- Your Art Card Sleeves (due Aug 2012): Oh, this was a train wreck of a project. Every so often, the creator of the project pops in to post an update that makes little sense, usually about a family emergency causing a delay, or some technical aspect of the project that failed. I don’t think anyone who backed this has any hope of getting their card sleeves. I paid $20 for a pack of 60 sleeves with my own artwork on them. I won’t be seeing that money anymore.
- Pulse Fate/Fudge Dice (due Oct 2012): A heartbreaker of a failed project, because we have photos of the actual dice, but the creator won’t send them out. Last update: "Now shipping from the warehouse." In January, 2014. $15 down the drain.
- Precision Machined Metal RPG Dice (Jun 2013): Another dice heartbreaker. $20 for a d20. Looked super awesome. I should have done more research– apparently one of the creators has a history of conning people. Alas– buyer beware! $20 I won’t get back.
- Goblins: Alternate Realities (Dec 2013): Alas! If you haven’t followed Thunt’s saga of this one, it’s a tragic story of a webcomic creator who loaned his name and intellectual property to a con artist! In the middle of the professional and financial disaster of the project creator disappearing, Thunt himself had a mental health issue which drove him offline for about 4 months. He’s back, now, in one of the most amazing comeback stories I’ve ever witnessed. Recently, he’s fought with Kickstarter over trying to fulfill the broken promises of his former partner, but with little luck. $37 I’m unlikely to see again. If Thunt came out with this game and wanted another $40 for it, I would pay in a heartbeat. He has a lot of goodwill among his fans.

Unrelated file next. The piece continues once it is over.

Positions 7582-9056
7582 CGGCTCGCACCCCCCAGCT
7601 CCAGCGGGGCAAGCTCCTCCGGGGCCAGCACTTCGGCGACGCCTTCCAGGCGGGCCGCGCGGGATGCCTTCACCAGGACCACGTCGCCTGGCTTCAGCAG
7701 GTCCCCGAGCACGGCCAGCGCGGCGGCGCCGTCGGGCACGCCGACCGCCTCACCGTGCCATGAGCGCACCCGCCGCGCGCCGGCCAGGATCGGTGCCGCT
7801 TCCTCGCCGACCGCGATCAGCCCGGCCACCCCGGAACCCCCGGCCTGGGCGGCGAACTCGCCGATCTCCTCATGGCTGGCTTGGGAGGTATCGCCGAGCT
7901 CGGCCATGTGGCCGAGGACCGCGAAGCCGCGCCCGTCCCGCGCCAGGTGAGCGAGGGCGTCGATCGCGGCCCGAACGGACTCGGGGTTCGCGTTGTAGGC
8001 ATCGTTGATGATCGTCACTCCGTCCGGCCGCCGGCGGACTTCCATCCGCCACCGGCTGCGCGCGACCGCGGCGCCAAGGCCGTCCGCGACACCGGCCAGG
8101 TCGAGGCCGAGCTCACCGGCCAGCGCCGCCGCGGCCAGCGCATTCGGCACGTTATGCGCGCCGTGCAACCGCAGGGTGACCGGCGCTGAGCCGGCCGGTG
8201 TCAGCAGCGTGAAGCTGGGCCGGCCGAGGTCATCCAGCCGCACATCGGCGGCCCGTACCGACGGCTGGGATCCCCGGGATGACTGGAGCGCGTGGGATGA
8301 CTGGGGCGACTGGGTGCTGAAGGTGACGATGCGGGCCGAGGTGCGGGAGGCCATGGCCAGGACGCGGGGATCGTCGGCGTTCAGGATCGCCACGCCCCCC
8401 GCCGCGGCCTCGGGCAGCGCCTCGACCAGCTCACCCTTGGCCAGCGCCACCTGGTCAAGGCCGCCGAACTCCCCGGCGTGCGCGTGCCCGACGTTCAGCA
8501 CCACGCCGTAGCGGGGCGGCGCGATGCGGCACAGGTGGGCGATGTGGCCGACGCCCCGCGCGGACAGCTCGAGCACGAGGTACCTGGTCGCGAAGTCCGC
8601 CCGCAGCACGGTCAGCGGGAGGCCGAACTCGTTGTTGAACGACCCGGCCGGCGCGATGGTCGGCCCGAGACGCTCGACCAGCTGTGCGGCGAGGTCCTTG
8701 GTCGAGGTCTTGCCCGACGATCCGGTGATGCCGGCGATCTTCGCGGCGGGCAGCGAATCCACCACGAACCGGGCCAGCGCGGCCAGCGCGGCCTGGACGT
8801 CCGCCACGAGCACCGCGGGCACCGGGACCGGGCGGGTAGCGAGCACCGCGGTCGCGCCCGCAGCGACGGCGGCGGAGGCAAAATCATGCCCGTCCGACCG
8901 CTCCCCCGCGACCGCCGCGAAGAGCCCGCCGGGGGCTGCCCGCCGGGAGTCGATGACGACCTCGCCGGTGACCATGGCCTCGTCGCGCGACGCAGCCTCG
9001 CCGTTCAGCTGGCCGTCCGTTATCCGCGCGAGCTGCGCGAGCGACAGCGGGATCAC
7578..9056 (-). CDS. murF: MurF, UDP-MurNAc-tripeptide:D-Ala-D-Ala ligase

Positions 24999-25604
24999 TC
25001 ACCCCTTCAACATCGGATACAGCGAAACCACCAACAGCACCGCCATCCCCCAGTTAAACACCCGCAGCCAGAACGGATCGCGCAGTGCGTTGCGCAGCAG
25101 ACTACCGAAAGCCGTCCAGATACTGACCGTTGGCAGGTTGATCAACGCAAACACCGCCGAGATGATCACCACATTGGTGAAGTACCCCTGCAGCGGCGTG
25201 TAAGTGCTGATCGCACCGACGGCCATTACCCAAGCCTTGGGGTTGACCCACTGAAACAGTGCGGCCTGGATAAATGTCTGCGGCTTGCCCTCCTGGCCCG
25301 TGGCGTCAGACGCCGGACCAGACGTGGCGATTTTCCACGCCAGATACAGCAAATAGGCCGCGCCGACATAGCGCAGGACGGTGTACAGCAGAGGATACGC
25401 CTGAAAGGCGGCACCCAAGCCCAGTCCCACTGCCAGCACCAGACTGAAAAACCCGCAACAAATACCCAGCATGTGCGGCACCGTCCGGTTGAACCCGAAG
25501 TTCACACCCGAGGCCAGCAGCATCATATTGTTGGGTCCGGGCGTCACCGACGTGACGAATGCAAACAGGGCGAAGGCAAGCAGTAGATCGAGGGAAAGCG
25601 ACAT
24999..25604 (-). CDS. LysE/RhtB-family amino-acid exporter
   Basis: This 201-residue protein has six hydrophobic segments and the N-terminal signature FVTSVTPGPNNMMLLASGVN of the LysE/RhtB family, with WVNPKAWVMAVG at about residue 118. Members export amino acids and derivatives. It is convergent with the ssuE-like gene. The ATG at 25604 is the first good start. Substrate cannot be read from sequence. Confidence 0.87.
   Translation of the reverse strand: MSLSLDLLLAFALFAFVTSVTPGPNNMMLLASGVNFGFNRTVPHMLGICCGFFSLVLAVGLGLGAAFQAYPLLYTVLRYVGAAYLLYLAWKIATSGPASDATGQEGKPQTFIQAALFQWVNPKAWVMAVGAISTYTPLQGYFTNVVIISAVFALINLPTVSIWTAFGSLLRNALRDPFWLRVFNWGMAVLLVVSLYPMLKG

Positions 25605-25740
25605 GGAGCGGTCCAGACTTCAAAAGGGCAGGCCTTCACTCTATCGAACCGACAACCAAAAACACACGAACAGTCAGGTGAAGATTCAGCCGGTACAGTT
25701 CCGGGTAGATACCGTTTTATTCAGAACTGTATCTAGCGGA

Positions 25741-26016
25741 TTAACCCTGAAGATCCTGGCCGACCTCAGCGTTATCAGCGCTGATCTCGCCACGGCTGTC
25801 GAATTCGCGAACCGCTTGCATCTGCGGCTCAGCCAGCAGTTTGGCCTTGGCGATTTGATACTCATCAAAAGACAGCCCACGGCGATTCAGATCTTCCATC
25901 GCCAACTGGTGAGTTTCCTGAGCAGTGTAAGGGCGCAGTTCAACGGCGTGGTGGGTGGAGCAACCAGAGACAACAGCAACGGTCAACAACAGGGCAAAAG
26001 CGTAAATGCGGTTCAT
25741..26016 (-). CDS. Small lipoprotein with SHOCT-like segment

- The Midnight Clock (Nov 2013): Every month or so, he posts an update that vaguely suggests the clocks, initially all handmade but now being made by an outsource company, are still being manufactured. I backed for 2 clocks, at a cost of $150 total, so this was a bigger risk than I’m used to. I still hope, possibly foolishly, to receive my clock, but no longer plan on giving the second one as a gift for any particular event.
Finally, there are two projects that delivered sub-par rewards, and one that succeeded against all odds:
- Visionnaire Writing Pen: $37 for what was supposed to be a high-quality fountain pen. Raised $324,000 and delivered a $5 thing from China with a decent body, but the nib is crap and the whole thing clogs all the time and doesn’t write. $37 rip-off.
- Letterforms Dry Erase Notebook: $30 for the dry erase notebook that was supposed to include a bunch of extras, including both red and black pens (these pens are about $5 apiece, retail), plus some post-it sized dry erase sheets which were a stretch goal. Delivered the base book and single pen, but none of the extras. I don’t feel too burned by this one– the book itself is magnificent. But I really wanted the post-its and the extra pen; I’d say overall, I feel like I overpaid by about $5, which, considering shipping, isn’t so bad.
- Rusty the Rust Monster (above and beyond!): A plush rust monster based on a webcomic, this project ran into a trademark dispute with you-know-W(otC)ho. Amazingly, the project delivered its rewards, and the plush is now available in the webcomic’s store!